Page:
Thursday, November 24, 2005


Guatemala has been getting quite a mixed bag of coverage for the past couple of months. It attracted a lot of sympathy as a victim of Hurrican Stan and aid agencies have warned that some rural communities lost all their crops and are in danger of starvation this winter. (And Amnesty continues to bang on about the femicides.)

On the other hand the presence in the Petén of yanqui television in the form of Survivor has been used as a platform for a PR story by INGUAT (the local tourism authority) that advises potential (and gullible) visitors that "Guatemala has shed its bloodstained reputation."

But this week the term "mini-Colombia" has cropped up, referring to the Castillo arrest and the belief amongst DEA officials that Guatemala lacks the necessary legal framework for combatting the country's drugs syndicates that collectively handle 75% of the cocaine that ends up in the United States.

V once told me how the manager of el Sindal, the Nestlé plant we pass driving into Antigua, was caught trying to smuggle Bolivian marching powder in the baby milk formula! But the unique challenge for the DEA in this country is the role of the military. Whereas in other Latin American states their role as a supporter of the traffickers is well-established, in Guatemala army officers and former army officers actually appear to be running the show themselves.

It's hard to feel that sorry for the gringos because to a great extent they engineered this long-term problem for themselves from the moment they sponsored the coup that brought down the legitimate government of Jacobo Arbenz Guzmán in June 1954. When the thirty-year civil war this sparked finally burned itself out, many of the generals associated with genocide were pensioned off in a bid to make the military look a bit cleaner.

Two of these, Manuel Antonio Callejas y Callejas and Francisco Ortega Menaldo, are former intelligence chiefs with very bloody hands that once out in civvy street set up "la cofradía" ("the brotherhood") an elite club that manages the interface between organised crime and the serving military. This might explain why 30 or so of the massacre-prone paratroopers known as the Kaibiles recently headed pa'l norte in order to link up with Mexico's renegade commandos the Zetas.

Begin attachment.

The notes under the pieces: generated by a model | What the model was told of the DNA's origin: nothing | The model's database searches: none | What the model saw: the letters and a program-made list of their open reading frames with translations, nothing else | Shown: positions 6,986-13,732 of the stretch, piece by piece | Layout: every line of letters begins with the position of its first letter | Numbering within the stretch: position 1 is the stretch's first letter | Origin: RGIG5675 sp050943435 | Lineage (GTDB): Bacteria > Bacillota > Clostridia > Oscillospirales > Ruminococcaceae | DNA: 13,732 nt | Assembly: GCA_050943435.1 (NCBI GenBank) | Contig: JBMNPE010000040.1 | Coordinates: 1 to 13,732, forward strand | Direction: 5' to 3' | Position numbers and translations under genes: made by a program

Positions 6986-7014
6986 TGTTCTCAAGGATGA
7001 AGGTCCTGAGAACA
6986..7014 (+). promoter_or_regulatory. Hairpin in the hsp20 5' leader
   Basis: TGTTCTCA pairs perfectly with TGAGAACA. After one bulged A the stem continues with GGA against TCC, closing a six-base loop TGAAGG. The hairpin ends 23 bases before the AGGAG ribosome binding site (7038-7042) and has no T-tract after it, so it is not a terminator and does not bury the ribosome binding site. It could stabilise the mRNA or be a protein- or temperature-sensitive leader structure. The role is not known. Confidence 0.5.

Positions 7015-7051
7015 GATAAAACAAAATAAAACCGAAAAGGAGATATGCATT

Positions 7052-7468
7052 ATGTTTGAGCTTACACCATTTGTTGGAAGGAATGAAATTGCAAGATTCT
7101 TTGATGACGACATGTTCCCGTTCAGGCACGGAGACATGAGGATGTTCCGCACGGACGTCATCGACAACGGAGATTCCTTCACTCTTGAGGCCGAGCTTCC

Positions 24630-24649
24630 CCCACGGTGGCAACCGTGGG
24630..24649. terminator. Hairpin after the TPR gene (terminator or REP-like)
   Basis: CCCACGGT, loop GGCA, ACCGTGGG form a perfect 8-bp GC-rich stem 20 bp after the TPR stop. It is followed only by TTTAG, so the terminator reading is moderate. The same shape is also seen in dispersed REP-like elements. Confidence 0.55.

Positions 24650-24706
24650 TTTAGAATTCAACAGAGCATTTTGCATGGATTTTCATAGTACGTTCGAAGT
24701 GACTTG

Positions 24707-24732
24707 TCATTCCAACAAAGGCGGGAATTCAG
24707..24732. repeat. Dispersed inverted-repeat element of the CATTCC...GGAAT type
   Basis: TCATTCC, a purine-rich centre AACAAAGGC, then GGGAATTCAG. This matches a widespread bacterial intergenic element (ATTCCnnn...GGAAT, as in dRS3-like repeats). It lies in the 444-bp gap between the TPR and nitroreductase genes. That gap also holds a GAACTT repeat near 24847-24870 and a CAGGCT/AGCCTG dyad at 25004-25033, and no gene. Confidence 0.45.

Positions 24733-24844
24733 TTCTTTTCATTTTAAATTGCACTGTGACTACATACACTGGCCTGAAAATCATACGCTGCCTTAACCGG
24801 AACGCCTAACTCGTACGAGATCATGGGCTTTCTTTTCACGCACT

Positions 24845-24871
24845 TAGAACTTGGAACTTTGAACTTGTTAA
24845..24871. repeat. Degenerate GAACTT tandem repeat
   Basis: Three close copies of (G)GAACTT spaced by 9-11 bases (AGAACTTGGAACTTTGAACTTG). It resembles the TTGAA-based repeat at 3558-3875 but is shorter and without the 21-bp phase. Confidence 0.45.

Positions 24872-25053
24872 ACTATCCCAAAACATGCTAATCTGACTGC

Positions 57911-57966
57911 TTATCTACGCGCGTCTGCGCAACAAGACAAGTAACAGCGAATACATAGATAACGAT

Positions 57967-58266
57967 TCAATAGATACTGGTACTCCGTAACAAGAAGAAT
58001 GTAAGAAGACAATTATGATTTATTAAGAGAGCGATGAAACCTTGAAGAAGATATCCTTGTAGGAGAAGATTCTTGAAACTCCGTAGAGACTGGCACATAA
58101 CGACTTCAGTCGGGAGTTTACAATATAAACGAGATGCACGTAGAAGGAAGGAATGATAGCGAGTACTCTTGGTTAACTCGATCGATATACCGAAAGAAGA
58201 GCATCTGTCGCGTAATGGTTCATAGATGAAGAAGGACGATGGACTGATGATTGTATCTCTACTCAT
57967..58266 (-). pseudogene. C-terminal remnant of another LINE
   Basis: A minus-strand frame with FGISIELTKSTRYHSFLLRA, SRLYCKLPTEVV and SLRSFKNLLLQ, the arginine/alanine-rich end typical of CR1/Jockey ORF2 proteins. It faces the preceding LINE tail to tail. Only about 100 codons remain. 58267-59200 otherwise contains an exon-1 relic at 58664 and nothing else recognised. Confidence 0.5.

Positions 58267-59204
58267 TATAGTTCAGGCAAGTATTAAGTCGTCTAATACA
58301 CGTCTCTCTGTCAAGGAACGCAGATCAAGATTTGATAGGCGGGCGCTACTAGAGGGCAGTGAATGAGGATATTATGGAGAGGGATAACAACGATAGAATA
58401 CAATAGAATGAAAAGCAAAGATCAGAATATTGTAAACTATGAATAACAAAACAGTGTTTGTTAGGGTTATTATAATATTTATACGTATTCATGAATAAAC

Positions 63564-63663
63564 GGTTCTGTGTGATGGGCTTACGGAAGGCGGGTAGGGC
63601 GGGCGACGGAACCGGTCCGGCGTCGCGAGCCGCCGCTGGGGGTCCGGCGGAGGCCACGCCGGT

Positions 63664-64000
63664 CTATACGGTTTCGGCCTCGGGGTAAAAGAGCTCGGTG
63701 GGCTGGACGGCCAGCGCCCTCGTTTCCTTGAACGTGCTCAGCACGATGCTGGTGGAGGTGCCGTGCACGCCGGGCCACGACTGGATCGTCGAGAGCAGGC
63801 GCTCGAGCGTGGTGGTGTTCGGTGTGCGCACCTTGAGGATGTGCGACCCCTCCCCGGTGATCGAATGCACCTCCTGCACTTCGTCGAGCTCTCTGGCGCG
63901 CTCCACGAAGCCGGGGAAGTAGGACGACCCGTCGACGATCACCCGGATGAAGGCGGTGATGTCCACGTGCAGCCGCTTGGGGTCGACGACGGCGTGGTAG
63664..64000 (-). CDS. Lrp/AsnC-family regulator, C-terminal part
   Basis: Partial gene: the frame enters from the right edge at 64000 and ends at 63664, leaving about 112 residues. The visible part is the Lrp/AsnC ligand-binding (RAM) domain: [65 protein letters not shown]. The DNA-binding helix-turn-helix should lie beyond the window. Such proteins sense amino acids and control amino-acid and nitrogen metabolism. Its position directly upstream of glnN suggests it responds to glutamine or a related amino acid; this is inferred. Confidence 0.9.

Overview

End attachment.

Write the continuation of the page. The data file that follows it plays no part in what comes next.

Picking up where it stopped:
The connections of these entrepreneurial soldiers are not limited to Central American political institutions. Jerry Weller III, current vice-chairman of the Western Hemisphere subcommittee (Rep, Illinois) is married to Zury Ríos Sosa, daughter of one time coup-leader General Efrain Ríos Montt. He was the power behind the regime of fugitive former President Alfonso Portillo, which introduced legislation removing civilian oversight of the military in matters of criminal justice. The Portillo government was struck off the list of US anti-narcotics allies. (Oscar Berger has since managed to get them reinstated.)

For some time the DEA has shown signs that it has largely given up hope of fighting the traffickers in situ. The Adan Castillo arrest was achieved only after he was lured to the US on for a DEA training exercise. In other cases containment has been the rule - a former air force commander, Gen. Carlos Pozuelos Villavicencio had his US visa revoked by the Clinton adminstration.

When a huge stash of incriminating police records covering a diverse range of matters from parking violations to spy logs and interrogation records turned up in a munitions depot last summer, ten years after the end of the civil war, there was widespread surprise that nobody had bothered to destroy them. Heriberto Cifuentes, a Guatemalan historian explained the oversight: "Whether there are documents or not, people responsible for crimes do not expect to pay for them."

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